Reconnaissance Survey—an examination of all or part of an area accomplished in sufficient detail to make generalizations about the types and distributions of historic properties that may be present.

Reconstruction (treatment)—the act or process of reproducing by new construction the exact form and detail of a vanished building, structure, or object, or any part thereof, as it appeared at a specific period of time. [Current definition of this treatment standard, as revised in The Secretary of the Interior's Standards for the Treatment of Historic Properties, 1995:

Reconstruction is defined as the act or process of depicting, by means of new construction, the form, features, and detailing of a non-surviving site, landscape, building, structure, or object for the purpose of replicating its appearance at a specific period of time and in its historic location.]

Rehabilitation (treatment)—the act or process of returning a property to a state of utility through repair or alteration which makes possible an efficient contemporary use while preserving those portions or features of the property which are significant to its historical, architectural and cultural values. [Current definition of this treatment standard, as revised in The Secretary of the Interior's Standards for the Treatment of Historic Properties, 1995:

Rehabilitation is defined as the act or process of making possible a compatible use for a property through repair, alterations, and additions while preserving those portions or features which convey its historical, cultural, or architectural values.]

Research design—a statement of proposed identification, documentation, investigation, or other treatment of a historic property that identifies the project's goals, methods and techniques, expected results, and the relationship of the expected results to other proposed activities or treatments.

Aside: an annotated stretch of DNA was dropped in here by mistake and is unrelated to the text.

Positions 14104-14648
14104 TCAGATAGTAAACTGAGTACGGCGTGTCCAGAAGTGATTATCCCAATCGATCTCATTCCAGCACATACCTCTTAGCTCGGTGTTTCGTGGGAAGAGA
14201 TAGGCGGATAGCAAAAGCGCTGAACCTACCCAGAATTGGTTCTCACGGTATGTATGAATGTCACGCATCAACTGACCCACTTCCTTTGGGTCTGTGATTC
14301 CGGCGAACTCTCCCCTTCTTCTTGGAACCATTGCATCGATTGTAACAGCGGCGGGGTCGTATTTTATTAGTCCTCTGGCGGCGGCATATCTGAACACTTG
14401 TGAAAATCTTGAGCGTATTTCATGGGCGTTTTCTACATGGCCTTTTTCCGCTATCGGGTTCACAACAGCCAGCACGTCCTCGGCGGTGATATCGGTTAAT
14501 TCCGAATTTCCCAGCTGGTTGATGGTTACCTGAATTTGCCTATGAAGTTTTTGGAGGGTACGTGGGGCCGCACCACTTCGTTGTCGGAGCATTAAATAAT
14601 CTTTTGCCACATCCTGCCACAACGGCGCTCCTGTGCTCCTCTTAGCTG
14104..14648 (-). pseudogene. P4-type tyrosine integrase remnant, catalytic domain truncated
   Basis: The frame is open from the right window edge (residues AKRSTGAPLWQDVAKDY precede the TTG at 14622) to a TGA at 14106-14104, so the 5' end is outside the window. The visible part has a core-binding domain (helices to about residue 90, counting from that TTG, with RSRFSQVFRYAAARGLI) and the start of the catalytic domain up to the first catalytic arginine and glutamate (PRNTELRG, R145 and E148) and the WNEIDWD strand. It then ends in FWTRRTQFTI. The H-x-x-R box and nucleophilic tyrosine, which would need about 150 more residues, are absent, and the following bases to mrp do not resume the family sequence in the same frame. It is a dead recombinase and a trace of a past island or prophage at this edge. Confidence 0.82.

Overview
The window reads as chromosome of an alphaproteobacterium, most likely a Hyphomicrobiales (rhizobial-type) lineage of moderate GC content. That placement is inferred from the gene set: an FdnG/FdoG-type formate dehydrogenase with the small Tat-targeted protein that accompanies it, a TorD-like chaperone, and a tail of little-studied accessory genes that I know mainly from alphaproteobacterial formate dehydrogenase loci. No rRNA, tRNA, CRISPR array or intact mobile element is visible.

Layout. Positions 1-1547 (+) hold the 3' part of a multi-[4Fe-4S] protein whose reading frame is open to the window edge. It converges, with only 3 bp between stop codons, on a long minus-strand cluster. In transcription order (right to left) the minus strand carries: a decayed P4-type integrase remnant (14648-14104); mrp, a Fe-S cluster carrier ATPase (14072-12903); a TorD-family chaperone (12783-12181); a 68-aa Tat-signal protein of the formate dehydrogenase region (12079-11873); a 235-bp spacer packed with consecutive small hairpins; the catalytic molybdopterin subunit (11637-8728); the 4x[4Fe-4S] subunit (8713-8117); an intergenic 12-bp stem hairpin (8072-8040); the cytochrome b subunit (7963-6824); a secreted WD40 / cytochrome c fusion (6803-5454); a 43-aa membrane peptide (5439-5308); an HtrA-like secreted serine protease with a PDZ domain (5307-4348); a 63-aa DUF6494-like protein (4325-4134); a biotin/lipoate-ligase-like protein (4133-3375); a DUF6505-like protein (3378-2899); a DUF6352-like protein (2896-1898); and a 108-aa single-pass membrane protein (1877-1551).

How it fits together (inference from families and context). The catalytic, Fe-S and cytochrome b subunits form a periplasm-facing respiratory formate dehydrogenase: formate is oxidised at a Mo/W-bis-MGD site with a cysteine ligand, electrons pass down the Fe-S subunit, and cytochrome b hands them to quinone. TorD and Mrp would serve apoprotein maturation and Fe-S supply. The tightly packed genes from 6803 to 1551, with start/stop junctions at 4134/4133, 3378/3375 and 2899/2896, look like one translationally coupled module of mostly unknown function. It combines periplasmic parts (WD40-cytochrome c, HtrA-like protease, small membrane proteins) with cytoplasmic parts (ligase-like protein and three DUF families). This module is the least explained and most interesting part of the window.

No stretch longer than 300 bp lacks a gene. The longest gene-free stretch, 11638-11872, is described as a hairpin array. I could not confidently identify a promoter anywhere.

Restoration [treatment]—the act or process of accurately recovering the form and details of a property and its setting as it appeared at a particular period of time by means of the removal of later work or by the replacement of missing earlier work. [Current definition of this treatment standard, as revised in The Secretary of the Interior's Standards for the Treatment of Historic Properties, 1995:

Restoration is defined as the act or process of accurately depicting the form, features, and character of a property as it appeared at a particular period of time by means of the removal of features from other periods in its history and reconstruction of missing features from the restoration period. The limited and sensitive upgrading of mechanical, electrical, and plumbing systems and other code-required work to make properties functional is appropriate within a restoration project.]

Sample Survey—survey of a representative sample of lands within a given area in order to generate or test predictions about the types and distributions of historic properties in the entire area.

Stabilization (treatment)—the act or process of applying measures designed to reestablish a weather resistant enclosure and the structural stability of an unsafe or deteriorated property while maintaining the essential form as it exists at present. [This treatment standard and its definition was deleted in The Secretary of the Interior's Standards for the Treatment of Historic Properties, 1995.]

(Taken from Archeology and Historic Preservation.)